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    $\begingroup$ @Separatrix Such materials are the preferred material for bullet resistant armor and military helmets these days. Kevlar is one such material. Another in research these days is "spider silk" protein, which turns out to be quite startlingly strong. $\endgroup$ – puppetsock Sep 20 at 14:16
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    $\begingroup$ @puppetsock, kevlar is easily cut, the ceramic plates in body armour are specifically sacrificial, they don't take repeated impact. Knife resistant and bullet resistant are very different use cases and we're on knife resistant here. $\endgroup$ – Separatrix Sep 20 at 14:23
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I'm going to open the bidding with S1 Steel covered by ISO 4957

Rather than being cutting edge science, this is a commercial product. Specifically a shock resistant cold work tool steel. Medium carbon with tungsten and chromium. Ideal for weapons and likely armour as well. Specifically resistant to losing edge and deforming under repeated high impact while maintaining the traditional advantages of steel, low cost, high toughness, easy to work with, good availability.

This is very much a baseline to use as a solution for this question. There may well be exotic alloys with better properties, but then again, there may not.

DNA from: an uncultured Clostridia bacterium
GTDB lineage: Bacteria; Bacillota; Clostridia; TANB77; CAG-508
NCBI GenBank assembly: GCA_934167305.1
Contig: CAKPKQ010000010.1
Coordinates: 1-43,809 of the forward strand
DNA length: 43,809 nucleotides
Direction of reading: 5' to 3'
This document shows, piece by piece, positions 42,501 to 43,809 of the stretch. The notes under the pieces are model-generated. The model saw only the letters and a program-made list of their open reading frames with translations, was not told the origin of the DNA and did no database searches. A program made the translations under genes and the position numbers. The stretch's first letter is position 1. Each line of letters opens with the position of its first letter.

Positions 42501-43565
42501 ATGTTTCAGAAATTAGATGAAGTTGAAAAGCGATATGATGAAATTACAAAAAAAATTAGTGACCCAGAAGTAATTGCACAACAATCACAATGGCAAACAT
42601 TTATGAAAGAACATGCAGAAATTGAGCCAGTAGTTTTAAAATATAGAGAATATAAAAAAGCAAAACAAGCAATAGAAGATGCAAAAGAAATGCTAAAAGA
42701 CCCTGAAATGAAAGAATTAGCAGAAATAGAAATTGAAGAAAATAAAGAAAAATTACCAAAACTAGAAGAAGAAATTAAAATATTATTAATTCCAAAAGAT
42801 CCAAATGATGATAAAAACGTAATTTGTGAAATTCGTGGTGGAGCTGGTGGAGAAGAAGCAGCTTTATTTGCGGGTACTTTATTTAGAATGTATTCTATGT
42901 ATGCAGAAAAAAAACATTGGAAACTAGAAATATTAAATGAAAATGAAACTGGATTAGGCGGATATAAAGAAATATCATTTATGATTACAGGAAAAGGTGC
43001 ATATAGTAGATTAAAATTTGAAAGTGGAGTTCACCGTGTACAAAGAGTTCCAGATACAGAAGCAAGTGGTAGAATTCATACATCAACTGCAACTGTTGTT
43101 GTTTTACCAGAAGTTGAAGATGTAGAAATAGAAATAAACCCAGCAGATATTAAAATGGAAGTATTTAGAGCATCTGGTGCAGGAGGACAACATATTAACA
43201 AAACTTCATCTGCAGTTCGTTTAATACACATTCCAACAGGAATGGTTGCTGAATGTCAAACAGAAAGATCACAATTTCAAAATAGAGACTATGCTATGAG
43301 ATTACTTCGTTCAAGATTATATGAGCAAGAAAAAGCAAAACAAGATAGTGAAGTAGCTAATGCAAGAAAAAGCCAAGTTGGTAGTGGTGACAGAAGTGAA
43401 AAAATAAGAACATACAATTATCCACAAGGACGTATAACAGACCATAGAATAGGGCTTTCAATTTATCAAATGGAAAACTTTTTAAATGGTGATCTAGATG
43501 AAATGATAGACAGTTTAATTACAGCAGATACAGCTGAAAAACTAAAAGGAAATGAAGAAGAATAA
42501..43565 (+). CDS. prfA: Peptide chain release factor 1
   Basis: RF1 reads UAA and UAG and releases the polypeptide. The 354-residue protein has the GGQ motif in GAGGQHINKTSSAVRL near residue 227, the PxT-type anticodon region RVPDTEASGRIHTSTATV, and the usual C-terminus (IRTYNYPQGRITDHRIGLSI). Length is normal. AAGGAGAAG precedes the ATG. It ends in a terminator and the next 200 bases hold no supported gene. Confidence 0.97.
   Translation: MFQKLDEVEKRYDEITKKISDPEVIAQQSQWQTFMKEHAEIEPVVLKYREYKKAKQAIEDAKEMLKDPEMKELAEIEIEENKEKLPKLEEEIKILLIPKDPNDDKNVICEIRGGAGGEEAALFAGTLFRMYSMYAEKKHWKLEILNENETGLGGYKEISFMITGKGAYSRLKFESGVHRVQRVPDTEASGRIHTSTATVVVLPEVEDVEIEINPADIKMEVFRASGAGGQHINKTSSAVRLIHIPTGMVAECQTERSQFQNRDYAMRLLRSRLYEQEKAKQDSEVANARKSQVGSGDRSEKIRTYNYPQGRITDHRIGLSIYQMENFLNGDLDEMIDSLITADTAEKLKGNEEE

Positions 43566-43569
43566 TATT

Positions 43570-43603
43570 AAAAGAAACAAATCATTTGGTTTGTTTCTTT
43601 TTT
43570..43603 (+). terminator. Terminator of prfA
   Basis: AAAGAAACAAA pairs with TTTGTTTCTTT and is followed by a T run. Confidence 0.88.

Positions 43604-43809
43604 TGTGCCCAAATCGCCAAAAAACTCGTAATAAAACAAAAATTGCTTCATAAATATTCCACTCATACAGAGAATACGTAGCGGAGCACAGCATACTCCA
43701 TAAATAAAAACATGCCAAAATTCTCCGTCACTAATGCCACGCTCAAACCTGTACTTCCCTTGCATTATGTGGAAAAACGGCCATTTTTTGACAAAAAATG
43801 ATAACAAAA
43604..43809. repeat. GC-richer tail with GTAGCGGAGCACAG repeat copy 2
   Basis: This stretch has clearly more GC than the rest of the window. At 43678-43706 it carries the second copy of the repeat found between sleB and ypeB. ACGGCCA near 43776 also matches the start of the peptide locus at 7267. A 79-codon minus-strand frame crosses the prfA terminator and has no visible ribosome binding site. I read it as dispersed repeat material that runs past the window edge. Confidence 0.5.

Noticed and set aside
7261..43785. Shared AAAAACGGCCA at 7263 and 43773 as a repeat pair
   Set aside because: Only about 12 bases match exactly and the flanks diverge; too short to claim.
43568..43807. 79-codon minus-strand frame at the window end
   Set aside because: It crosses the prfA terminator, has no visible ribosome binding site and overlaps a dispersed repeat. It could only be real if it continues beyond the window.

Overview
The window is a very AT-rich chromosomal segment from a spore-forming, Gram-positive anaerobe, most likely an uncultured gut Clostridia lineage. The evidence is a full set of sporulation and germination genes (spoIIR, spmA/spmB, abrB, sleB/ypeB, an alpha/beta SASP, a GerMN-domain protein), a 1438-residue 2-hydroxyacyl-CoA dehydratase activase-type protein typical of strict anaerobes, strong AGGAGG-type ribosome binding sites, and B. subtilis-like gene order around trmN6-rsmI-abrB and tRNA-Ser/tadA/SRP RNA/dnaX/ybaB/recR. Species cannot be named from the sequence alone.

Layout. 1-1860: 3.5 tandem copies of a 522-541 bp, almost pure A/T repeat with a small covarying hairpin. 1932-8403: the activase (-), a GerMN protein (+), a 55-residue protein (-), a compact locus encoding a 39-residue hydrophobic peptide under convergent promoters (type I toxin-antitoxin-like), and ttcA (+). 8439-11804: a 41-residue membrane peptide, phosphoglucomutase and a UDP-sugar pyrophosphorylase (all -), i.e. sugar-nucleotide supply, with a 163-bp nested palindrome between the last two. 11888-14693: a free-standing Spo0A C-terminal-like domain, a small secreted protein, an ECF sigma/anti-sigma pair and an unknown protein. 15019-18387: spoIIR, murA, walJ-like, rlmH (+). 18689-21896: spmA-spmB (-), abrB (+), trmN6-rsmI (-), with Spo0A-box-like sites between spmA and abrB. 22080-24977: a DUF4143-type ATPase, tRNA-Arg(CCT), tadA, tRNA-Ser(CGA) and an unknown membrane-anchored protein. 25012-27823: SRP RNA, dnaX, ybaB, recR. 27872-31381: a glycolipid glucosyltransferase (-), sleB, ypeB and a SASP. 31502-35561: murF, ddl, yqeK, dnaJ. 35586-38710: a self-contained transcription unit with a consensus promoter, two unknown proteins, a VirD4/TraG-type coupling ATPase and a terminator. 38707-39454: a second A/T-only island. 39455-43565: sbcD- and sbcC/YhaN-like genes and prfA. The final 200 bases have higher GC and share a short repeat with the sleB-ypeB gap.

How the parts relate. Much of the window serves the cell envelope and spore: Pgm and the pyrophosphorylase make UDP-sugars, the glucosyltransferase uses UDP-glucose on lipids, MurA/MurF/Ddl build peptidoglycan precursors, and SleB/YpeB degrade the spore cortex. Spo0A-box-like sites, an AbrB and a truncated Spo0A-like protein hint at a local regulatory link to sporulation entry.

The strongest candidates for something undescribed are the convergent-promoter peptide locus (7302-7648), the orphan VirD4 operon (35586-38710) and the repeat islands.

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  • $\begingroup$ S1 steel for what? it is a not a good sword steel, too soft. you want something more like 5160 or 1060. Generally you want something like a high carbon spring steel for swords and armor as well. $\endgroup$ – John Sep 22 at 14:56
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Depleted Uranium : for Flails, Two-Handed Hammers/Swords, and Shields

For a swung weapon, mass is the reservoir in which the kinetic energy of a swing or a horse's charge is stored. This reserve of kinetic energy is what tries to foil potential energy reservoir of the target's yield strength times the strain. A high momentum hit will daze the other guy, break bones, numb nerves, and so on.

At 18 thousand $kg \over {m^3}$, depleted uranium alloys has almost 2.5 times the density of A36 steel, and a yield strength in the neighborhood of the hardest steels (123ksi, which is equal to 1,100 MPa). Osmium would be 15% better at 22 thousand $kg \over {m^3}$, but I didn't find any reliable sources of industrial Osmium or Osmiridium.

You'd want to wrap your DU (depleted uranium) core in a hard steel. Maybe chrome alloy Sandvik 13C26 for edged weapons, but a more durable mild steel like A36 for blunt ones.